Large disc static electrical machine

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Probably made in Edinburgh

Postcard of Large disc static electrical machine.
© National Museums Scotland

Large disc static electrical machine

Kenneth Treasurer Kemp (1805-42) was a private lecturer in practical chemistry in Edinburgh during the late 1820s. He had a research interest in electricity, and started to supply instruments and apparatus of his own invention to the public. After his death, the business was carried on by his brothers, and became laboratory supplier to various educational institutions, including the universities of Edinburgh and St Andrews.

In this form of the electrostatic generator, known as Winter's electrical generator, a pair of friction pad cushions excite each side of the glass plate, the charge being collected by a pair of brass circular combs. The primary conductor or charge collector has only a small charge capacity but it is fitted with a discharging rod to allow the static electricity to be passed for storage to a Leyden jar.

The substitution of a glass plate for the cylinder of the frictional electrical machine was made independently in 1768 by Dr John Ingenhousz of Vienna and by Jesse Ramsden, the London instrument maker. This was a common form of electrical apparatus, used in the classroom demonstration until the second half of the 19th century.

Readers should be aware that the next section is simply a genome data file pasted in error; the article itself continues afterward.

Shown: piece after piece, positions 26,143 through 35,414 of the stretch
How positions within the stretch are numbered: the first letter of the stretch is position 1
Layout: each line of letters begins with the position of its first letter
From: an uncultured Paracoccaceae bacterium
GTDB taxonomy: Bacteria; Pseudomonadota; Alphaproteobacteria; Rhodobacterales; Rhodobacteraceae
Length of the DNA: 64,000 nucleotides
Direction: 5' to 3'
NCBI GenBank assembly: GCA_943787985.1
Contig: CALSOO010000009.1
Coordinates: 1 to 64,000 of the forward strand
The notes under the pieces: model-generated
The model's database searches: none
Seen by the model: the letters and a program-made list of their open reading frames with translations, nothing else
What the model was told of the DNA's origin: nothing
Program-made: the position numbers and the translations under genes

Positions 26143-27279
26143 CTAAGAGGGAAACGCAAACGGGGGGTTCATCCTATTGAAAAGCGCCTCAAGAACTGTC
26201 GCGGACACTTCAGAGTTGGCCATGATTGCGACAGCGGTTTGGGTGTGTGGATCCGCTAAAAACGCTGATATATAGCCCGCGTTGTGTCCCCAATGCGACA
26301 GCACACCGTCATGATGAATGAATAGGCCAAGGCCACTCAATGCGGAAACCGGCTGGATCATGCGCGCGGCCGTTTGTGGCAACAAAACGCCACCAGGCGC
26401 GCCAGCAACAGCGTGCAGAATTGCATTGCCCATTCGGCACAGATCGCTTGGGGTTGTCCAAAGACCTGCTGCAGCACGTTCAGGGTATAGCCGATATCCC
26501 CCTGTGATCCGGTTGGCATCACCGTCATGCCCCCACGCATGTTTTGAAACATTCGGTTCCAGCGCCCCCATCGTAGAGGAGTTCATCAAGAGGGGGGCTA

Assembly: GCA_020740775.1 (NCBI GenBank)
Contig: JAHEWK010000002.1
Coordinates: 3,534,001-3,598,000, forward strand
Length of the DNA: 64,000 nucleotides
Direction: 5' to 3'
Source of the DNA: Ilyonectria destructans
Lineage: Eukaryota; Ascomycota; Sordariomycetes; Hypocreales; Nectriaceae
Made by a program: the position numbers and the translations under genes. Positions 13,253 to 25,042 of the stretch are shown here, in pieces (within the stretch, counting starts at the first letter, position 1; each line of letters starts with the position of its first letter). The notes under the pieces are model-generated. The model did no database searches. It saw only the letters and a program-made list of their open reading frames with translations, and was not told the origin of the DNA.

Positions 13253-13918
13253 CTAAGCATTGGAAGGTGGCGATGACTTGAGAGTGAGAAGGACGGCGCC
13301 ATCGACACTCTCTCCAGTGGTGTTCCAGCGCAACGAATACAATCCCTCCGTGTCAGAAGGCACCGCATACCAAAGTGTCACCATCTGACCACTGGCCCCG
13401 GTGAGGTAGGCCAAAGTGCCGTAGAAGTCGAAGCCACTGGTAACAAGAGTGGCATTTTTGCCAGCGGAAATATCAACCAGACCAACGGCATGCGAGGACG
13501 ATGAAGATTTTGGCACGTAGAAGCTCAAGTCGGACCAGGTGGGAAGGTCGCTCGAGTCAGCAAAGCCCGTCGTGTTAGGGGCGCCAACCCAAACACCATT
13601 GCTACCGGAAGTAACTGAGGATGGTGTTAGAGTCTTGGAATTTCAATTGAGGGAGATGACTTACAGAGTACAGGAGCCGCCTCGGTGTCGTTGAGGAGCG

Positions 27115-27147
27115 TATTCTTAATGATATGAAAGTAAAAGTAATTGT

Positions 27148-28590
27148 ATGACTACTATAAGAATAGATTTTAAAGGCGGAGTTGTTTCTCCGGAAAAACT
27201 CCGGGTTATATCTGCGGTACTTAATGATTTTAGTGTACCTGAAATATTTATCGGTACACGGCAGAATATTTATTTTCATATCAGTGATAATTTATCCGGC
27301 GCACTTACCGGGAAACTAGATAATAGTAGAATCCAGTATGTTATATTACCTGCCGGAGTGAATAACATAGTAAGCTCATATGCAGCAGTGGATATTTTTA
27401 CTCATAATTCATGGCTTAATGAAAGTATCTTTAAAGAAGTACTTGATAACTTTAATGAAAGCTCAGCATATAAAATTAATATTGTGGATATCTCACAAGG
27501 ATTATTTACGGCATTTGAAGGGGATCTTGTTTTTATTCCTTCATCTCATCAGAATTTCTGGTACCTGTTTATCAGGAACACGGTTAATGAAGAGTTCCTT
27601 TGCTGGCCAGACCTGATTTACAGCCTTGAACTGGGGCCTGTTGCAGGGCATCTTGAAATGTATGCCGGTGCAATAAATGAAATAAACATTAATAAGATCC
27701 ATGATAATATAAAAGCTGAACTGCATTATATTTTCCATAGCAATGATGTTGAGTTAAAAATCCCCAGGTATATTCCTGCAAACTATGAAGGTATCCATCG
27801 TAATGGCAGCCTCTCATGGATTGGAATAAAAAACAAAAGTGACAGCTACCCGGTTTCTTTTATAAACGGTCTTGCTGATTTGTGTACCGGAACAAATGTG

Record details

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Online ID: 000-180-001-005-C
Image Rights Holder: National Museums Scotland
Project: 0504: National Museums Scotland Part 2
Project description | View all records in project
Ref: National Museums Scotland  T.1902.29.6
Date: 1828
Around 1880
What: Electrical machine, disc static
Subject: 22. PHYSICS, Magnetism and Electricity (Departmental Classification)
8. ELECTRICAL & ELECTRONIC ENGINEERING, Static (Departmental Classification)
Who: K.T. Kemp, Edinburgh (Maker)
Where: Scotland, Midlothian, Edinburgh
Description: Disc static electrical machine on a four-legged stool, by K.T. Kemp, Edinburgh, 1828
  • Hackmann, W.D. Electricity from Glass; the history of the Frictional Electrical machine 1600-1850. Alphen aan den Rijn, the Netherlands, 1978, pp 143-171. 
  • Morrison-Low, A.D. Kemp & Co., Laboratory Suppliers. In J.T. Stock and M.V. Orna (eds.). The History and Preservation of Chemical Instrumentation. Dordrecht, 1986, pp 163-186. 
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